In Search of Margaret Mitchell’s Tara

In Search of Margaret Mitchell’s Tara

Margaret Mitchell wrote Gone With the Wind from an Atlanta apartment she called “the dump.”

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By SHERRI SMITH BROWN

Margaret Mitchell may have written her Pulitzer Prize-winning book Gone With the Wind from a small first-floor apartment at 10th and Peachtree streets in Atlanta, but the story was born from the red clay backroads that once wound mostly through Georgia’s Clayton and Fayette counties.

So why not hit the backroads and take a trip in search of Margaret, Scarlett, Rhett and that illusive Tara? Allow two days for visiting the sites below—one day in Atlanta and one day in Clayton and Fayette counties. After that, you will have a good sense of Margaret Mitchell, the land and the events from which she pulled to create characters and a place that are household words.

The Margaret Mitchell House and Museum
She called it “the dump,” but the bottom floor Apartment #1, where she and husband John Marsh lived from 1925-1932, was the place Margaret Mitchell penned most of her famous novel. It’s said the stack of papers that became the 1,037-page tome stood five-feet tall, once it was retrieved from under the bed and from every corner and closet in the tiny apartment. Published by Macmillan Publishing Company of New York on June 30, 1936, the book weighed nearly 3lbs and retailed for $3.00. Today, a first edition autographed by Mitchell would bring as much as $25,000.

Docent-led tours take guests through the apartment, which, during the Marsh’s stay, was known as the literary salon of bohemian Atlanta, with aspiring writers and journalists meeting there frequently. Archival exhibits in the visitor center tell the story of Mitchell before and after writing Gone With the Wind. The Movie Museum displays items from the actual movie set: Tara’s Palladian-style front door and the famous portrait of Scarlett that hung in the Butler home, marred by a liquor stain from a drink that Rhett Butler threw at it in a jealous rage.

Atlanta Cyclorama
The Atlanta Cyclorama is one of the best places to learn about the Battle of Atlanta, which Mitchell wrote about in her book. Located in Grant Park next to Zoo Atlanta, the Cyclorama is a circular panoramic painting that tells the story of the July 1864 battle. Completed in 1886, the Cyclorama is said to be the largest oil painting in the world.

After actor Clark Gable viewed the Cyclorama during the premier of “Gone With the Wind” in Atlanta in 1939, artists added Gable’s features to one of the Confederate soldier sculptures in the three-dimensional diorama in front of the painting.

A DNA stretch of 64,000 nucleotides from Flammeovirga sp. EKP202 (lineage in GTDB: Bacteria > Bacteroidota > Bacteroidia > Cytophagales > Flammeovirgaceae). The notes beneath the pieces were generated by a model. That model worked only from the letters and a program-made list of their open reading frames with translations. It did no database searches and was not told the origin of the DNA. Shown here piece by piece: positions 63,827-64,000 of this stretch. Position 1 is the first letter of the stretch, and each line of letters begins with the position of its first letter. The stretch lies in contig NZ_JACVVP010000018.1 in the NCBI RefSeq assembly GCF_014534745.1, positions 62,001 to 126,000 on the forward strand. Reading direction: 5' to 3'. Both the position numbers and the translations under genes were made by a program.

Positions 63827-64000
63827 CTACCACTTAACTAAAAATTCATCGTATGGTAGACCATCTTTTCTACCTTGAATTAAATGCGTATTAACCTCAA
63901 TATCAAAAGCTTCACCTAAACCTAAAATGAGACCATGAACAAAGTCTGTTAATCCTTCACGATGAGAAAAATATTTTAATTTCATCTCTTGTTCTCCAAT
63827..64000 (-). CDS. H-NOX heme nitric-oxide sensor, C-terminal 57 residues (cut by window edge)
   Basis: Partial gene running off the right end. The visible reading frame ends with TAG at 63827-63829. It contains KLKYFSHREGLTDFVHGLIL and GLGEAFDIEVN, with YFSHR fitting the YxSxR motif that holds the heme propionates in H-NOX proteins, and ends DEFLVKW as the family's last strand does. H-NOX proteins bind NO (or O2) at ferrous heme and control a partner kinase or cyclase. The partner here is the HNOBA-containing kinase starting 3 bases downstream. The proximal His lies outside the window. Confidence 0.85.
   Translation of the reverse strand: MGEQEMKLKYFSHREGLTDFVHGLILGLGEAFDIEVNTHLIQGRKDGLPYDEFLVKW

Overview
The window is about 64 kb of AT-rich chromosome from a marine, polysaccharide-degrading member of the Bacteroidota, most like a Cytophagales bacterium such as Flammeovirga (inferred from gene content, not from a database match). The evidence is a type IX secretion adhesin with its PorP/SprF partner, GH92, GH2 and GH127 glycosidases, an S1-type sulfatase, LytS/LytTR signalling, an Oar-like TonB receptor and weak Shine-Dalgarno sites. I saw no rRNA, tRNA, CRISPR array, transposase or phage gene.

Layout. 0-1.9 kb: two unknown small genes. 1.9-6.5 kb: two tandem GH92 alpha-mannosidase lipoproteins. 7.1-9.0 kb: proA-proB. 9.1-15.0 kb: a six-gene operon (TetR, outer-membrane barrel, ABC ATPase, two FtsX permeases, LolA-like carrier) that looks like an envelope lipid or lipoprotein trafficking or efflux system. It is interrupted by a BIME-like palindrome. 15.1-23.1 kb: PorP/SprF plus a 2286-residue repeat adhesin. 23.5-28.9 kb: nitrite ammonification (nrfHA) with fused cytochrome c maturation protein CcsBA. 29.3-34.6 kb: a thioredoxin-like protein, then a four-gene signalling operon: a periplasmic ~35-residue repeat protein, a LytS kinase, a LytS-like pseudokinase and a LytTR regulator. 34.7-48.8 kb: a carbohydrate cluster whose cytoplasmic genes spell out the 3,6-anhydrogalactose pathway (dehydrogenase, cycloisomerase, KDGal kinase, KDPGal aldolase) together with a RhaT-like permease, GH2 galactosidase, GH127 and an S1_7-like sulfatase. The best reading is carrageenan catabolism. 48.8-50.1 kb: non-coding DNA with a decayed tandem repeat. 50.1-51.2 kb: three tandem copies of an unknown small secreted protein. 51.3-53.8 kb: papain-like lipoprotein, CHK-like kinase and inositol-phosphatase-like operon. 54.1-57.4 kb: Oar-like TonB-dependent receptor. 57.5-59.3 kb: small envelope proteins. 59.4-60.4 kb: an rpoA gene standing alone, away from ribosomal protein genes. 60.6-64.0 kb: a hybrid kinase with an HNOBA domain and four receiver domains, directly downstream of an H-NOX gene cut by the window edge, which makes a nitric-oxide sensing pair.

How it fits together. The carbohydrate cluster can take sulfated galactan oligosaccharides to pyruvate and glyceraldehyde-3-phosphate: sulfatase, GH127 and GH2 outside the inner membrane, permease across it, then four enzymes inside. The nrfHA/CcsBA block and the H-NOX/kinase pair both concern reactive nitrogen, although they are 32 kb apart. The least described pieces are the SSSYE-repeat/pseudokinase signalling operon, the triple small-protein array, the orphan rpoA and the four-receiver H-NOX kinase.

Before viewing the painting, visitors are treated to an excellent film about the Atlanta Campaign narrated by James Earl Jones.

Historic Oakland Cemetery
On August 11, 1949, Margaret Mitchell was crossing the intersection of Peachtree and 13th streets, just a few blocks from “the dump,” when a taxi driven by an off-duty driver struck her. Five days later, the 49-year-old author died. She is buried in Atlanta’s Oakland Cemetery in the Mitchell family plot. John Marsh was buried beside her when he died of a heart attack in his sleep three years later.

A self-guided walking tour map of the cemetery with the location of Mitchell’s grave, as well as other well-known Atlantans, can be purchased at the Visitor Center/Museum for $3. There is no admission charge to the cemetery.

Road to Tara Museum
The Battle of Jonesboro plays a prominent part in Gone With the Wind, and Margaret Mitchell would have visited Jonesboro frequently as a girl and during her writing, as her maternal grandparents, the Fitzgeralds, owned a cotton plantation along the Clayton County side of the Flint River. At this museum, located in the Jonesboro train depot, there are exhibits on the Battle of Jonesboro, the Atlanta Campaign and Mitchell’s life, including her ties to Clayton County.

Gone With the Wind has sold 30 million copies worldwide since its release in 1936 and still sells about 250,000 copies a year; and it has been published in 42 countries and translated into 38 languages. The movie won 10 Academy Awards, including Best Picture, in 1939; the American Film Institute (AFI) named it 4th in the top 100 American films of the 20th Century; and, as of 2006, with adjustments made for inflation, it is the highest grossing film in box-office history.

The Museum houses much of the very significant movie and book memorabilia owned by collector and Sharpsburg resident Herb Bridges, including autographed photographs of the actors, original theater posters, original designer prints, rare books, manuscripts and foreign editions, as well as the original overcoat Clark Gable wore in his final “Frankly, my Dear, I don’t give a damn” scene—voted in an AFI poll as the most memorable line in cinema history.

Stately Oaks
Searching for Tara can be quite entertaining, but actually visiting Tara is not a possibility.

However—if you would like to walk through a period furnished antebellum home in Tara country, try the beautifully restored Stately Oaks in Jonesboro. This circa 1839 plain Greek revival plantation house once stood more in the vicinity of Tara Boulevard but was moved to its present location in 1972 by Historic Jonesboro. The home’s original log cookhouse and other outbuildings are also on the grounds, as well as the 1894 Juddy’s Country Store, which is now a gift shop, and the county’s last one-room schoolhouse, the Bethel School.

Costumed docents lead tours of the main house, telling stories about the families who have occupied it and explaining customs of the antebellum and Victorian era rural South.

Rural Home